This scene was written in response to a prompt, from Today’s Author.
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In the Dark

“Are you sure it’s down here?”

“Yes damn it, now be quiet.”

He walked silently behind them through the cold murk, as they argued in whispers.  Walking in circles for hours. Blinding each other with flashlights. Pointing guns at the shadows as they rounded corners. Following every odd noise, spray of blood’ or smear of slime glistening along the wall. Given their haphazard, second-hand knowledge of these forgotten tunnels, they should feel lucky they made it this far. You had to admire professionals.

“You”re sure it’s down here?”

Yes, he thought as he unfurled his claws. Yes, I am here.

This drabble (which by the may now be one of my new favorite words) was written in response to a flash fiction challenge from Chuck Wendig at Terrible Minds. So you should check that out too.

Making Connections

The rain was coming down hard as he ran from the cab to the awning over the bar, he tried shielding himself with a folded newspaper. It always seemed so much more effective when he saw it done in the movies. In real life not only did you still ended up with wet hair, only now your newspaper was ruined too. He paused at the door and tried to shake some of the water off his coat. He didn’t feel quite as certain about his plans as he did this morning but, this was his chance. If  he didn’t have this meeting now it might take weeks to set up a new one. He took a deep breath and chucked his sodden newspaper into a trash can, it was time to commit and hope for the best.

The inside of the bar was comfortable and familiar, in a generic tavern for the business man sort of way. Warm earth tones and wood veneer accented with brass surrounded a quiet clientele. He took off his coat and neatly folded it over one arm. Using in the mirror behind the bar he straightened his tie, and smoothed his damp black hair; he hadn’t noticed how long it was getting, or how grey. For a moment he met the gaze of his own reflection and felt as if he were lost.

He shook the cobwebs from his head and walked around the bar and took a seat next to a weary and hollow looking young man. He flagged the barman and ordered a beer. He couldn’t help but notice that the man next to him wore nearly the same suit as he did. The exception being that the younger man’s seemed to have seen more use and had begun to fade from repeated dry cleanings, and his neck tie was loosened and a different pattern.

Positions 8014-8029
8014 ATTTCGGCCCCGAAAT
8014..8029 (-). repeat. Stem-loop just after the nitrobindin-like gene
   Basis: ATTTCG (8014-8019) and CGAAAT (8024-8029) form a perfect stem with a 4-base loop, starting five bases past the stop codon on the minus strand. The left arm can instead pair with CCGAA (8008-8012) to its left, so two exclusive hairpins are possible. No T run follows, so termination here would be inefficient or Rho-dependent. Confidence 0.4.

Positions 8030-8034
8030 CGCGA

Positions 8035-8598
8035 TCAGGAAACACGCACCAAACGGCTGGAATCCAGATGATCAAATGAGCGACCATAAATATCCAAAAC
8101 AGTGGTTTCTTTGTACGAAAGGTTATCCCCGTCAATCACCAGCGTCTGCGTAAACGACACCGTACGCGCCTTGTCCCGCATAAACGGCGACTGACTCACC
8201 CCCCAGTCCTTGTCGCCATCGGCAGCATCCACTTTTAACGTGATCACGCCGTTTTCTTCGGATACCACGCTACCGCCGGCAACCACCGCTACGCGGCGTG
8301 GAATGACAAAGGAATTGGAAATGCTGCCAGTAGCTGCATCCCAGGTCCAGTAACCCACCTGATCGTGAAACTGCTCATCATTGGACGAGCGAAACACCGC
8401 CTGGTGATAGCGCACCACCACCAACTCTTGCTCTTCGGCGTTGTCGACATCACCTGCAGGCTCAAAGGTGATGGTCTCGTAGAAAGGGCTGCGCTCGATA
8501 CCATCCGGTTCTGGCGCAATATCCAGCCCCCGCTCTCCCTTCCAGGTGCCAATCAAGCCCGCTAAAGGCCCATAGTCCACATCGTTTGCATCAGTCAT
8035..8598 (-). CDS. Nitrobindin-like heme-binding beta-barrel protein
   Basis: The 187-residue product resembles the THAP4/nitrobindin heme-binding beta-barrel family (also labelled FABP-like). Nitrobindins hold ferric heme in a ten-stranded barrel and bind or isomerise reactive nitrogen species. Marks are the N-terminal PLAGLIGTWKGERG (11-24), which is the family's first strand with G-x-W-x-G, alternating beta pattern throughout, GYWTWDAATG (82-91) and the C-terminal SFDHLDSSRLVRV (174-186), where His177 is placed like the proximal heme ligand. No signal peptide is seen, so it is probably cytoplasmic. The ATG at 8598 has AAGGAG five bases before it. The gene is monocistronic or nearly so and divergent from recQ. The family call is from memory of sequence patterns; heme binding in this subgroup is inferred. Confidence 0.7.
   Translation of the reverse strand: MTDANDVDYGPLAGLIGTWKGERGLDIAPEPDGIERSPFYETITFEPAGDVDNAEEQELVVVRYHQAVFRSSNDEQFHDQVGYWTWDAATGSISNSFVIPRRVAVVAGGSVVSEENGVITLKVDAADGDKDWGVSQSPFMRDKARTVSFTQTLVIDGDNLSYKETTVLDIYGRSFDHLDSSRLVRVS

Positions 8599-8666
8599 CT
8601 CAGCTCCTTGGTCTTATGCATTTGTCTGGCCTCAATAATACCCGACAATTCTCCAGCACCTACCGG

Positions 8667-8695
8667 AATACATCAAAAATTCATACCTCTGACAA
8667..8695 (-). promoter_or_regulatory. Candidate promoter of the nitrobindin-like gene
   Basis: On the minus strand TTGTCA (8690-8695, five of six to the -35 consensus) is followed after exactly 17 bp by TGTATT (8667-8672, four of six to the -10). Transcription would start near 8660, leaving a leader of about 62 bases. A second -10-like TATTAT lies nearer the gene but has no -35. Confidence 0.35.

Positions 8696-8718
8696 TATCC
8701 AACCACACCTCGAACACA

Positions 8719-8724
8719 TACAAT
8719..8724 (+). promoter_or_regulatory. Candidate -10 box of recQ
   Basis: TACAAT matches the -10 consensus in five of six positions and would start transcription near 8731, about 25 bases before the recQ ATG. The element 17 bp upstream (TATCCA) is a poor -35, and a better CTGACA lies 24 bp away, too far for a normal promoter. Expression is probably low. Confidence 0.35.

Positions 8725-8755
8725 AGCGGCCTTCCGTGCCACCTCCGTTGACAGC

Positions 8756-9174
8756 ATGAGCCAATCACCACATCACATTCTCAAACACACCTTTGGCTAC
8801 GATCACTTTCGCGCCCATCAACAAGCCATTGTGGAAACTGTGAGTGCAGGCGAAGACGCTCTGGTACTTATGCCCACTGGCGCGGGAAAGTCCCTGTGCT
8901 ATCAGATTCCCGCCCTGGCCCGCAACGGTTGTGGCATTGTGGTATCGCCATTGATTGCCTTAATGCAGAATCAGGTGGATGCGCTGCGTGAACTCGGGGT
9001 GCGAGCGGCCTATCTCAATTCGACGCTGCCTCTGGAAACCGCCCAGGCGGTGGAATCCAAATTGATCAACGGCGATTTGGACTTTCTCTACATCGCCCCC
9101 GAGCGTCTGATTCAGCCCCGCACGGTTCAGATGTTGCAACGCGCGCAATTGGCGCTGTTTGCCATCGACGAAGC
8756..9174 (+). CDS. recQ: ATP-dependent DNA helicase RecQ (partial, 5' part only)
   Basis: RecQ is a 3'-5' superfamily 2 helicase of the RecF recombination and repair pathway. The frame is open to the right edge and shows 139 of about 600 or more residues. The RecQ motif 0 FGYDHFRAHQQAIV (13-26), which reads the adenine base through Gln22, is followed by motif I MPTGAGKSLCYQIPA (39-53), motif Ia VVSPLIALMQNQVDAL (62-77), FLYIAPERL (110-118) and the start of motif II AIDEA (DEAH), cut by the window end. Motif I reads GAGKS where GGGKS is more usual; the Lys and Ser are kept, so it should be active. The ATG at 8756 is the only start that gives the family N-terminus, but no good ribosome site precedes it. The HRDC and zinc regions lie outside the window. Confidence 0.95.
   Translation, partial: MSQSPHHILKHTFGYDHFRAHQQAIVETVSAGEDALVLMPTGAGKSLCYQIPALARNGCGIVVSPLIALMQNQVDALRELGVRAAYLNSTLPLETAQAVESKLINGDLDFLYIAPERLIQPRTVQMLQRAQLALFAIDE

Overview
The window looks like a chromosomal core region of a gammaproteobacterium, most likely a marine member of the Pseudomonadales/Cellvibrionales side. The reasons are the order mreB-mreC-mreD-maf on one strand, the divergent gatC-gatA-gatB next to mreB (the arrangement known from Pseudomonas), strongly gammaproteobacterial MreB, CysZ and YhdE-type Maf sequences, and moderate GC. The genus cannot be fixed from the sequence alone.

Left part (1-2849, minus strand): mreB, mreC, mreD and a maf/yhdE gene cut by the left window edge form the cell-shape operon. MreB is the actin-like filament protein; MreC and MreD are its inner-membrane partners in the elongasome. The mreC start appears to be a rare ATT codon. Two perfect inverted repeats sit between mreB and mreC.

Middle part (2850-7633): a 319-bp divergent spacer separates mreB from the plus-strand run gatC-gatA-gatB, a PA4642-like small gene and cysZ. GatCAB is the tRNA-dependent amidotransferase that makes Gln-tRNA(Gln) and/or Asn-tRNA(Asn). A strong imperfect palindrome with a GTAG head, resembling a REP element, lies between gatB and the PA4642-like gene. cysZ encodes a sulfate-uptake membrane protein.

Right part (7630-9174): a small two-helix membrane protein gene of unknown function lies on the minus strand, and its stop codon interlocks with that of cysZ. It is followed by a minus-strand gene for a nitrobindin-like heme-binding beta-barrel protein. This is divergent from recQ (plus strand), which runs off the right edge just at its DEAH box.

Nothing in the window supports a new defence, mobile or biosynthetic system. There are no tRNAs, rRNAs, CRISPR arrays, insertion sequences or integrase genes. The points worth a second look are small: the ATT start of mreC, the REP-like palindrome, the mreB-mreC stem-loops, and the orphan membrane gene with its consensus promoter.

“Can I help you with something pal?” his neighbor asked, noticing the brief scrutiny.

“Just think I found the only guy that the world’s working over harder than me. You look like you had a rough day.”

“They’re all rough,” the man said lighting a cigarette. “Don’t see why today’d be any different.” He shrugged and returned his gaze to the television.

“You’re a hockey fan I take it.”

The young man shrugged. “It’s what’s on.”

“My dad used to take me to the Devils games back when they played in The Meadowlands. God they sucked back then but, they were ours.” He took a long sip off his beer.

“Jersey huh, you’re a ways from home.”

“Came out here a few years ago for a job, wich never amounted to much more than an ulcer. Now the company’s gone tit’s up. I’m out of a job, supposed to be meeting a buddy of mine with a line on a new one,” He pulled out his phone and checked the screen. “He’s late and not answering my texts, guess I got stood up.” He finished his beer and set the glass on the bar, pushing it forward so the barman would notice it. “Story of my life. How about you?”

“I help manage my family’s business, imports mostly.”

“What kind of imports?”

“Whatever. I just make sure the paperwork gets done. I can’t talk details, client confidentiality stuff.” The younger man blew out a long stream of smoke and put his own glass next to the empty beer mug. He waved to fingers over both glasses to signal for another round.

“Yeah I know how that confidentiality stuff is I work, well worked in financials. Hedge funds and such. Thanks for the drink.”

“No problem, anything for an out of work hockey enthusiast. Name’s Pete Maslow,” the haggard man said smiling slightly. “Pleased to meet you, Mr.?”

“Standish, Jerome Standish,” he replied shaking the offered hand. “Everyone calls me Jerry.”

This it the Scene 11 of an on going serial. The rest of the story is indexed here.